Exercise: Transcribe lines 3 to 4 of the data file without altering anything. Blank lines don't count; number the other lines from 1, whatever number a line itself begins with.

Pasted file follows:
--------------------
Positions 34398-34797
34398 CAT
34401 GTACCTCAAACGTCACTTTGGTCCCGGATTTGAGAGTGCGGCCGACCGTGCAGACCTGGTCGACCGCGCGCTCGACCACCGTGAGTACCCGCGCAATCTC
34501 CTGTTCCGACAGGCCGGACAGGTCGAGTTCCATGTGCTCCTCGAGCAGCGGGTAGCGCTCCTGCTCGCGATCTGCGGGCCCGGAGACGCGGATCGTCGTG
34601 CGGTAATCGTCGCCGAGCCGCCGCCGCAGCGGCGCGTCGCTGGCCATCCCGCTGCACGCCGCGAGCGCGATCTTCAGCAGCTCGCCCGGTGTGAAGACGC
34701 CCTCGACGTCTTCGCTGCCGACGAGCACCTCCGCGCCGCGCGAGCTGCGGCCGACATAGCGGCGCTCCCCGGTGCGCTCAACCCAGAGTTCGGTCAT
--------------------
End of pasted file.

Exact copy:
34401 GTACCTCAAACGTCACTTTGGTCCCGGATTTGAGAGTGCGGCCGACCGTGCAGACCTGGTCGACCGCGCGCTCGACCACCGTGAGTACCCGCGCAATCTC
34501 CTGTTCCGACAGGCCGGACAGGTCGAGTTCCATGTGCTCCTCGAGCAGCGGGTAGCGCTCCTGCTCGCGATCTGCGGGCCCGGAGACGCGGATCGTCGTG